Fabyan Watrous

She was born at Ophir, Colo., in 1921 to Frances and Thomas Lapin. Her father was hospitalized with a war injury from which he never recovered, and shortly thereafter, Fabyan accompanied her mom to Wyoming, where Frances homesteaded and received a deed in 1926.

Fabyan graduated from East High School in Denver in 1939 and then attended the University of Colorado in Boulder. She married Raymond Allen in 1942. They had three children, Jon Allen, Debbie Rutzebeck and Robin Allen. She is survived by her children and her two grandchildren, Matthew Allen and Jay Sennett.

She accompanied Ray to various Army Air Force postings during the war, returning to Colorado in 1946. She taught first grade at Idaho Springs Elementary School for one year before moving to Climax, Colo., where they lived until 1961, and then they moved to Leadville, where they lived until returning permanently to Idaho Springs in 1973. Ray passed away in 1980. Fabyan then married Doug Watrous and moved to the house at 1122 Colorado Blvd., where she lived for the rest of her life.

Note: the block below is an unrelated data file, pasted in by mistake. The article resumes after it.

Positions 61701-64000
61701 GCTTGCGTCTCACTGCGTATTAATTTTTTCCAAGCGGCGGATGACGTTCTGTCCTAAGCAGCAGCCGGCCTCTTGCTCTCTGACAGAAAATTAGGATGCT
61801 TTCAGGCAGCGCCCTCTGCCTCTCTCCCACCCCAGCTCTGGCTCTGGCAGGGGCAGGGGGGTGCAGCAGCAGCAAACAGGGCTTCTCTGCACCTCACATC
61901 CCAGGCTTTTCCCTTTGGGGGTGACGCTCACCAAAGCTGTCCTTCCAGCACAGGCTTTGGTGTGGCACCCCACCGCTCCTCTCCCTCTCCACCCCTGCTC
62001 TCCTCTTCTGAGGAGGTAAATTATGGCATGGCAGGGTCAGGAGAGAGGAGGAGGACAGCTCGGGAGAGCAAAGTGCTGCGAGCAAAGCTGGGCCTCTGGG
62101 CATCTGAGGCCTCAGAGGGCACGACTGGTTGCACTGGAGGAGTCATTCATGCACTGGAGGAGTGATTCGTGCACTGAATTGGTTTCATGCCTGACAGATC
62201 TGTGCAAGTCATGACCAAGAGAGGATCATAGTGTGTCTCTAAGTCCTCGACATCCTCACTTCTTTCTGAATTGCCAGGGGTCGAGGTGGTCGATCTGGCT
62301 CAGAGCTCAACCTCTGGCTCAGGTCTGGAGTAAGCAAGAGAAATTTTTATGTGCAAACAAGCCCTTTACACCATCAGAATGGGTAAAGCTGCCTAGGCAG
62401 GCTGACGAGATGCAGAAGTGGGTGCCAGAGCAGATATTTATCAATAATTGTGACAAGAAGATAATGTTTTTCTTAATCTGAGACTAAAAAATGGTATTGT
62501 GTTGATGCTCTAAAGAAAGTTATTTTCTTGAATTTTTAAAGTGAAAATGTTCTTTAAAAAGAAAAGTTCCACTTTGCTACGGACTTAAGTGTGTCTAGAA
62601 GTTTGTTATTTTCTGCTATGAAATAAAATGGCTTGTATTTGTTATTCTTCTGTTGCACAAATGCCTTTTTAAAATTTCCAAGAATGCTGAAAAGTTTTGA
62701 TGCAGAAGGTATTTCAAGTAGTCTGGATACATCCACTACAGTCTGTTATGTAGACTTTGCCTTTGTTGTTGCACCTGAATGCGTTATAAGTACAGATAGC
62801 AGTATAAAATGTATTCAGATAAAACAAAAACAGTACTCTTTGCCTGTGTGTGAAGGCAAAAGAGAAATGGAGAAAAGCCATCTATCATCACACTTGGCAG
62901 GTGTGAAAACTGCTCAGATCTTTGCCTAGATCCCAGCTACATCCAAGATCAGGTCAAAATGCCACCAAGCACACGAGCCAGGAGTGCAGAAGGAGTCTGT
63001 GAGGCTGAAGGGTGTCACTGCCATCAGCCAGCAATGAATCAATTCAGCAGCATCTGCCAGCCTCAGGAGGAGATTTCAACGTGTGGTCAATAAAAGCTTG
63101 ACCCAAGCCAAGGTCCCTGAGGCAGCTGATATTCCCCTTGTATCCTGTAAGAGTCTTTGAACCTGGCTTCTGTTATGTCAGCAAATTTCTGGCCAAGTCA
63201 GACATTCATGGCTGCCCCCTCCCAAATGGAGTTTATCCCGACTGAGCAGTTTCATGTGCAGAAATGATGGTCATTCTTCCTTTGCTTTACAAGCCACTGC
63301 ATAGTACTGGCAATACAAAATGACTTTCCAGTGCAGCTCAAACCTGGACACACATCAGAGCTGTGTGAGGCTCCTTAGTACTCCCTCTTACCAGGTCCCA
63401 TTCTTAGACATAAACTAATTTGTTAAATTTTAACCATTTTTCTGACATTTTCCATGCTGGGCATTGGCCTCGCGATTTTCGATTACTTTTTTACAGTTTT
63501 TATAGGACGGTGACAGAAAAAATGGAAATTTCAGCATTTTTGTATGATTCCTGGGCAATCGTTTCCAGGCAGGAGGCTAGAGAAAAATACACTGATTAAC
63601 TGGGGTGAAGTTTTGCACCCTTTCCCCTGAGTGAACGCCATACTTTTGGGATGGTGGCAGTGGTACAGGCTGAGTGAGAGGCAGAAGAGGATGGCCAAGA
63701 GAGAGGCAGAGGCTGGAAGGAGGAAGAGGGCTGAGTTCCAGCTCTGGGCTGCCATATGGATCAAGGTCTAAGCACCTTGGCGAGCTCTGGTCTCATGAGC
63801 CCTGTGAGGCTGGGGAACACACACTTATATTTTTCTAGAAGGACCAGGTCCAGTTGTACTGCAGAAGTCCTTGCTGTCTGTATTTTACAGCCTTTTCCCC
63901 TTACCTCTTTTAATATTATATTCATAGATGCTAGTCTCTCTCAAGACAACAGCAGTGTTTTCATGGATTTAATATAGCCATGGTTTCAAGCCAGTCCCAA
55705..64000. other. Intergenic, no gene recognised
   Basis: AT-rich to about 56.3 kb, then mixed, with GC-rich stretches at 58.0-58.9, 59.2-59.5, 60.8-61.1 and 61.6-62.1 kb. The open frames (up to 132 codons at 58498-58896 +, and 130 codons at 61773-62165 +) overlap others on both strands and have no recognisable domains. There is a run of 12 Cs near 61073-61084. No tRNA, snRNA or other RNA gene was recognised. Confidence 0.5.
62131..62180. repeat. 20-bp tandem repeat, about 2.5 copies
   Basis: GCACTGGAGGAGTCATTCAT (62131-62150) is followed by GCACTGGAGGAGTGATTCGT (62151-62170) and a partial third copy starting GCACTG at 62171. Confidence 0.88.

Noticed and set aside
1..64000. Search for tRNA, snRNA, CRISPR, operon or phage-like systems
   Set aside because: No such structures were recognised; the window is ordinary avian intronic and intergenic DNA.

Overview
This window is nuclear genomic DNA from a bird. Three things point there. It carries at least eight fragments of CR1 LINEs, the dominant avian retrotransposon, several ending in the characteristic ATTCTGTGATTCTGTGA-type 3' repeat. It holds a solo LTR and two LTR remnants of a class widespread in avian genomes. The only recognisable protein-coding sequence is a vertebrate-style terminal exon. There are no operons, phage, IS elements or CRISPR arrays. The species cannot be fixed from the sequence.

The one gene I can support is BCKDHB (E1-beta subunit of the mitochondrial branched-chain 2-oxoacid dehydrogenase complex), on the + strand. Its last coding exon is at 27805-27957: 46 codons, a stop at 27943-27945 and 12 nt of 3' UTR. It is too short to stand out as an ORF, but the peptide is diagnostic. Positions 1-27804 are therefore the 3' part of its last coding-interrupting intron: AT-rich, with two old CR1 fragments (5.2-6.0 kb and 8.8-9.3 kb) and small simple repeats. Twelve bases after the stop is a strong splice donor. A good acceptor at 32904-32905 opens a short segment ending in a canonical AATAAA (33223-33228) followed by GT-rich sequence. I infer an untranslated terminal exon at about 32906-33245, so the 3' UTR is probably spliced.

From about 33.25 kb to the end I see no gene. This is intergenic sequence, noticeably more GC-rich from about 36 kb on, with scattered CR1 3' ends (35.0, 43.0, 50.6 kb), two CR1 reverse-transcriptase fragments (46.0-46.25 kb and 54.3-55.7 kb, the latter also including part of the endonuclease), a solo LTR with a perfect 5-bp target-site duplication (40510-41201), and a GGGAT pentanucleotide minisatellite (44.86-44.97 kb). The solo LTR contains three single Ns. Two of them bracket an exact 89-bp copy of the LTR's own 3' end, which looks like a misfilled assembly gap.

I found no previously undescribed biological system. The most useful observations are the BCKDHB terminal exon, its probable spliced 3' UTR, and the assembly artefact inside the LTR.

Fabyan had an impressive list of achievements, talents and community involvements. She was a member of the Lake County Board of Education for 10 years and a county commissioner in Clear Creek County for eight years. She was president of Jack Pine Mining Co., managing a large group of mines, mining claims and rental properties mainly in Clear Creek County. 

She worked for many years in the accounting and credit union departments of the Climax/Henderson Mine. She was chairwoman of the Western Museum of Mining and Industry in Colorado Springs; a member of the county, state and national mining associations; a volunteer and board member at the Project Support Senior Center; chair of the Chicago Creek Sanitation Wastewater District; member of the County Planning Board; and for many years represented Clear Creek County on the Denver Regional Council of Governments.

Fabyan was a third-generation Coloradoan. She loved Colorado and was an avid skier, hiker, explorer of ghost towns, geology and collector of Native American artifacts. At home she especially loved baking, jam making, gardening and being surrounded by family. Good friends were important, and she had many special memories of sitting on her front porch visiting and sharing with others.

She Worked Very Hard to Succeed - Despite diminished opportunities available to her because of her gender my grandmother pushed ahead anyway. Her intelligence and innate sense that she was as capable as any man drove her success.


Skiing in Climax

In Idaho Springs

With Aunt Nelma

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